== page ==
The AMA supports Tennessee Republican Bill Frist's Senate bill, but hasn't taken an official position on the House measure, sponsored by Florida Republican Rep. Michael Bilirakis. A House Commerce committee has approved the legislation, which the AMA has supported in the past, according to spokesman Mike Lynch.

At a House hearing on the Bilirakis bill last April, HIAA President Chip Kahn testified that the agency is needed because private health plans alone "have too few resources and too little capacity" to produce the types of evidence and measures AHCPR provides. Kahn cited AHCPR-funded, high-profile studies, such as one describing the advantages of post-MI use of beta blockers in patients over age 75 (which was published in the New England Journal of Medicine) and use of specific drugs in special populations as examples of where AHCPR "has taken significant steps to close the gap between what we know about appropriate treatments and what we need to know to improve care."

Bilirakis says the newly renamed AHRQ will focus on private-sector initiatives: "Building on its current activities, the new agency will become a key partner with the private sector in improving the quality of health care in America" by encouraging and funding research.

Close the cookbook

The bill specifically prohibits the agency from mandating "national standards of clinical practice or quality health care standards." Instead, the measure would emphasize the agency's "nonregulatory" role in building the "science" of health care quality.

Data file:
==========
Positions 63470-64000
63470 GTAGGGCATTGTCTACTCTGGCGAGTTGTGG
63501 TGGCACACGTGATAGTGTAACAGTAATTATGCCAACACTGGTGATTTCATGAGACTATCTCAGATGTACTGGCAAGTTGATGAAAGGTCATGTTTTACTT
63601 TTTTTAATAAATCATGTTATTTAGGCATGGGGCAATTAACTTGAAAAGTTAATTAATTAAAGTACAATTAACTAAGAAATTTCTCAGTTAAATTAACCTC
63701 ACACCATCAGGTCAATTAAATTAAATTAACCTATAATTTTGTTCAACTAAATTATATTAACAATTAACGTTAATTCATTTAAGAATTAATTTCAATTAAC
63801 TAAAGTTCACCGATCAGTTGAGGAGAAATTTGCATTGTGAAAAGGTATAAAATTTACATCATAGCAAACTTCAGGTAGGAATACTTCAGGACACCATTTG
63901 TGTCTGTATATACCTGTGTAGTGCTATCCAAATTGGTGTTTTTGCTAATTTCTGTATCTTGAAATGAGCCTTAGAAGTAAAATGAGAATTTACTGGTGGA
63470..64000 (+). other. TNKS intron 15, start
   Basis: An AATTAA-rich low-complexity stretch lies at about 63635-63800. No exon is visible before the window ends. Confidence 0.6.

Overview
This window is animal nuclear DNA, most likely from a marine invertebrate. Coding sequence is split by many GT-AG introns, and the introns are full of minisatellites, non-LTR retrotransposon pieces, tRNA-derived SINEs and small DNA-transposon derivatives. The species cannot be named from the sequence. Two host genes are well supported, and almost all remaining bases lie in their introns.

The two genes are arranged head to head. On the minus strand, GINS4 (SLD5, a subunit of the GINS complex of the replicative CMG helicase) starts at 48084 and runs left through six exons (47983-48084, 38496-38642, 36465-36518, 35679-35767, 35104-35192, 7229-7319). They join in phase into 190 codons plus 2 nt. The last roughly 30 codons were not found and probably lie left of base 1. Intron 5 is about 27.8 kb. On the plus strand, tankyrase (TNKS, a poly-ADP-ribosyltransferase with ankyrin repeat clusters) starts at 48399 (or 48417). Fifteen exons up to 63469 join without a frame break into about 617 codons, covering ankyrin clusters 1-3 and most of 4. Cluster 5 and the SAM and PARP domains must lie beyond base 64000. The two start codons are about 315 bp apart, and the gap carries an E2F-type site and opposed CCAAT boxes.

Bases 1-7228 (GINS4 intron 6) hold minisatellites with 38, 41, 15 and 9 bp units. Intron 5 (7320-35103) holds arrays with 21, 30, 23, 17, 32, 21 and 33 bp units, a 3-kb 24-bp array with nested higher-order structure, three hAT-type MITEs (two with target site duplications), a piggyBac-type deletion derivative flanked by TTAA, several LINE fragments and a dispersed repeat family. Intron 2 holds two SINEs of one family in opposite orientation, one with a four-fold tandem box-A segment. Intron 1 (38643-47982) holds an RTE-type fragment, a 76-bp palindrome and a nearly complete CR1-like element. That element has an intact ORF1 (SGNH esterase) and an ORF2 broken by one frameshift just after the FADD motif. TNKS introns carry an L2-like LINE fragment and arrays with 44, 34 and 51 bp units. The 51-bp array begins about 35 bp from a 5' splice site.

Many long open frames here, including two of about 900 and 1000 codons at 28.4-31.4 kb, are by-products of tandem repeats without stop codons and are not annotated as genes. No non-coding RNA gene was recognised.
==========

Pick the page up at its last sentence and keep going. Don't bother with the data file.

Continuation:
Cohen, at HIAA, thinks that's a good change. "It means that the agency will be strictly a research organization — that it's not supposed to produce a cookbook-type approach, either for health care operations or for the insurance industry.

"The information is valuable in health insurance and for providers and teaching institutions, and it has broader uses as well," Cohen says. "That's what they should be doing — not saying 'Do only X, not Y.'"

The legislation also authorizes grants for establishing regional centers to improve access to preventive health care services. These centers, according to wording in the bill, would try to reduce "barriers to preventive care through a public-private partnership."

Frist, himself a physician, says his Healthcare Research and Quality Act of 1999 builds on the present AHCPR, "but refocuses it on quality, to become the central figure in our effort to improve health care." Translation: Frist wants to see better coordination among government-sponsored initiatives when it comes to clinical-outcomes research.

His other concern is, he says, that the results of biomedical research and quality improvements are not fully recognized and put in practice. "When we have the scientific evidence necessary to support new medical protocols," he says, "we must do more to share this information with those in the health community so that Americans get the best quality of care."

One way or the other, AHCPR is happy for the second chance. The House and Senate proposals "expand our mission and make it clear that we are doing research to improve quality," Migdail says. "That helps us become a partner with the private sector."

Migdail says the agency — no matter what name it operates under — will be mindful of its "broker function," concentrating on its role as a research-information provider.

There are no floor votes set for either the House or Senate measures. But at least no one is preparing eulogies for the agency anymore.

Michael Levin-Epstein